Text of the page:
New schools will be built in the Gungahlin region, and others expanded, to meet the demands of a rapidly growing population, the ACT Government announced yesterday.
A high school in Taylor, 4km from the Gungahlin Town Centre, will open its doors to 800 students at the start of the 2024 school year. The government will allocate $2 million for scoping and design work this year.
Six hundred more primary students will attend the Margaret Hendry School in north Gungahlin from the start of the 2023 school year. Work will begin this year, at a cost of $1 million.
Another 800 students from years 7 to 10 will attend a high school in the new suburb of Kenny. The government will spend $24.4 million for supporting road infrastructure and enabling works. The community will be able to use the school’s multi-purpose double gymnasium.
The school projects will cost $27.4 million under the 2020–21 budget, Chief Minister Andrew Barr said.
Gungahlin is one of the fastest growing regions in Australia, and student numbers in ACT public schools are increasing by 3% each year, Mr Barr and Yvette Berry, Minister for Education and Youth Affairs, said.
Ms Berry said the public schools will also be emissions-free, contributing to the ACT Government’s net zero emissions target by 2045.
According to the 2021 Report on Government Services (ROGS), published yesterday (Tuesday 2 February), the ACT has the highest participation in early childhood education and vocational education and training in Australia.
More than half (56.6%) of children aged 0 to 5 years attended an Australian Government-approved early childhood service in 2020 – the highest percentage in the country, compared with the national average of 44%.
The ACT Government is making early childhood free for all three-year-olds under Set up for Success, the government’s plan for early childhood education in the ACT for the next decade, beginning with vulnerable and disadvantaged children. Five hundred places are available in early childhood and education care services, and 100 additional places are available to Aboriginal and Torres Strait Islander three-year-old children at a Koori Preschool.
“This takes the cost of early childhood education away from parents,” Ms Berry said. “It is so important to start the learning journey for a child once they start primary school.”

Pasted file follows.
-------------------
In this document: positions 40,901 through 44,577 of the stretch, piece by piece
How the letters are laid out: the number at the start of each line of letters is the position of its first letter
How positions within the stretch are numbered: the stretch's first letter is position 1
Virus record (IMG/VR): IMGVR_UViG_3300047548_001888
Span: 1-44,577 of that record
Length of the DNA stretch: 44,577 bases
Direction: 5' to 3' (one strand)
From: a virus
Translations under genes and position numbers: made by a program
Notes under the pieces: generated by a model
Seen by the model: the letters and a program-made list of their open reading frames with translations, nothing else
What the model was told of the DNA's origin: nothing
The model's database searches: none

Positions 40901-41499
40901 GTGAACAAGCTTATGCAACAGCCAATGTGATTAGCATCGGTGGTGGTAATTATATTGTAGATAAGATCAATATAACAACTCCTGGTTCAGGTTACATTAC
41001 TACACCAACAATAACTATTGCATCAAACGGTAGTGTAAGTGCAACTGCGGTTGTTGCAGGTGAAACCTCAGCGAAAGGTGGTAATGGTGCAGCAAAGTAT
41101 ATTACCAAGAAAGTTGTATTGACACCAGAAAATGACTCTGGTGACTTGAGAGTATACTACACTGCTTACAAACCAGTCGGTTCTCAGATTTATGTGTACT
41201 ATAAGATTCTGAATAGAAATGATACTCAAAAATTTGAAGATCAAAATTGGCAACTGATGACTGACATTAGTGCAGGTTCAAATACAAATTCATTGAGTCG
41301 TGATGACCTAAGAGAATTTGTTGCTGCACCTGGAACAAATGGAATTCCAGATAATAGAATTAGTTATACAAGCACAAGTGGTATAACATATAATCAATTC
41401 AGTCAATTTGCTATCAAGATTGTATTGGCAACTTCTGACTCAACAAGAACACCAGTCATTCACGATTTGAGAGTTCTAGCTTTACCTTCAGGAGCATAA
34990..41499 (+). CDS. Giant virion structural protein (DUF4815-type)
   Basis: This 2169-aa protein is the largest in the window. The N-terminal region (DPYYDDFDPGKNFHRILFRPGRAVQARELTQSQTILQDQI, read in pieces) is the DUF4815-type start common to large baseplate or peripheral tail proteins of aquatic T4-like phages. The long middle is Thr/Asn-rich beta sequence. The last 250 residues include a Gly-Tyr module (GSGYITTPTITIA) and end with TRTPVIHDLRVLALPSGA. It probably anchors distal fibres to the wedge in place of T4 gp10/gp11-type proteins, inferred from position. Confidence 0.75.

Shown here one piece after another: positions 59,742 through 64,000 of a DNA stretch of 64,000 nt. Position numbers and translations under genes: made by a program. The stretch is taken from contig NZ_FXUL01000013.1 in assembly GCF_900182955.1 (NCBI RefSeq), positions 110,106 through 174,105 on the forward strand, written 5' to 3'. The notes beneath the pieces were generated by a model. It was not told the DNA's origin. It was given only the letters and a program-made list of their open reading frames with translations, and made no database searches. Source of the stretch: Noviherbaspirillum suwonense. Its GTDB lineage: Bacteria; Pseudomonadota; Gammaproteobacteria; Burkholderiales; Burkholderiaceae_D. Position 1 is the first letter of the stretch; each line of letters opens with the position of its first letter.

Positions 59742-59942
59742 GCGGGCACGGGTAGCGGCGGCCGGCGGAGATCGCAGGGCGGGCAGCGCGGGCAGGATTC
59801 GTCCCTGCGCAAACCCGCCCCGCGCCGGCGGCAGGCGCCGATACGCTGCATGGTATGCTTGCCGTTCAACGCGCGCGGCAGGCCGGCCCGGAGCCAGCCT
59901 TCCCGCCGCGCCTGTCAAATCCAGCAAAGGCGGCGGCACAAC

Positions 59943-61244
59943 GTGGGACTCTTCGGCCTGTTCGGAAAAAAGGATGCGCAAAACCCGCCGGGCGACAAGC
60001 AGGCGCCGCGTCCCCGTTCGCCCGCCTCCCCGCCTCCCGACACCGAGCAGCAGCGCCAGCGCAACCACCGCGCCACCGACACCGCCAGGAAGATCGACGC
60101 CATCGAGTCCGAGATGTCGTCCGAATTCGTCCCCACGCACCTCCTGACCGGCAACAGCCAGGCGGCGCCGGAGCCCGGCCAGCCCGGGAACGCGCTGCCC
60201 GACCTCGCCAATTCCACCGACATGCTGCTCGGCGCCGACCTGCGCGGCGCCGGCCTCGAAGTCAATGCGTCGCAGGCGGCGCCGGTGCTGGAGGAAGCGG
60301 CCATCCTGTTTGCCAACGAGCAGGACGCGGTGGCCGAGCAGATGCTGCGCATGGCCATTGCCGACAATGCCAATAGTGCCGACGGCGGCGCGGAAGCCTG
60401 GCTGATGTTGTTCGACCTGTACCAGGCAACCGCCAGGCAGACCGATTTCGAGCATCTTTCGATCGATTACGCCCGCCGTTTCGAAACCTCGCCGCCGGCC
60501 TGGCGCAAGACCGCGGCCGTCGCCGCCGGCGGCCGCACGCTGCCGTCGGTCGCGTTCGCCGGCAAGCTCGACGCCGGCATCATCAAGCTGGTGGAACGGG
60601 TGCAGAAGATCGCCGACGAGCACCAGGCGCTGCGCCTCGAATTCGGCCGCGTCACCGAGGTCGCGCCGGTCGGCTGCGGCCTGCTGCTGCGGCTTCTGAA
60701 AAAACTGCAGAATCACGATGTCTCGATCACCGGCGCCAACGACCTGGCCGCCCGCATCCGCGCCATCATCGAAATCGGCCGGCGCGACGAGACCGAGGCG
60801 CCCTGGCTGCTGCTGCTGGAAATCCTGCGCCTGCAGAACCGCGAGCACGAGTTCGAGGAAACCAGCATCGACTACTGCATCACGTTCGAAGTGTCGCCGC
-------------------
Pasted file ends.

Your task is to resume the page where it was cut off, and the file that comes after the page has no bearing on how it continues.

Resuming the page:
The ACT Government will also provide scholarships and funding for early childhood educators to obtain deployments and certificates. Early childhood educators are some of the lowest paid workers in the country for the qualifications they have, Ms Berry said; this will make sure their work is valued, and give the ACT the best qualified workforce in the country.
ACT students performed better on average than students across Australia in mathematics, scientific literacy, and reading literacy, according to the most recent OECD’s Programme for International School Assessment (PISA) test. The ACT ranked third in reading (Australia ranked 17th), fourth in Science (Australia ranked 18th), and 11th in maths (Australia ranked 30th).
Under the Future of Education Strategy, all ACT public schools are adopting a student-centred approach to learning, and focusing on STEM (Science, Technology, Engineering and Mathematics) subjects to prepare students for jobs that do not yet exist, Ms Berry said. The ACT Government is also continuing to invest in digital education and provide laptops and tablets.
“Providing access to the tools that students need ensures that irrespective of family circumstances, every student has equal opportunity to learn wherever they are and whenever they need it,” Ms Berry said.
Nearly all – 93% – of young people who graduated in 2018 were employed or undertaking further study in 2019, according to the most recent ACT Post School Destinations and Pathways report (2019).
The ACT had the highest proportion of government-funded VET students participating in courses at Certificate III, Diploma level or above, and 91.1% of all government-funded ACT VET graduates were employed and/or continued on to further study after completing a course.
Chris Steel, Minister for Skills, said this was “a fantastic outcome” that compared favourably with the national average of 84.4%.
“The ACT is tracking well in providing Canberrans with quality education and training,” Mr Steel said.
Over nine in 10 (91%) government-funded Aboriginal and Torres Strait Islander VET graduates were employed and/or enrolled in further study after they completed their training – the highest proportion in the country, and almost 10% higher than the national average of 81.7%.
Around 85.7% of government-funded ACT VET graduates with a disability were in employment and/or in further study after completing a course, more than 10% higher than the national average (73.4%).
In addition, 86.8% of ACT employers were satisfied with the VET provided to their employees – above the national rate of 77.6%.
“The data demonstrates the ACT Government’s commitment to investing in high quality vocational education and training programs that support Canberrans to reach their full potential,” Mr Steel said.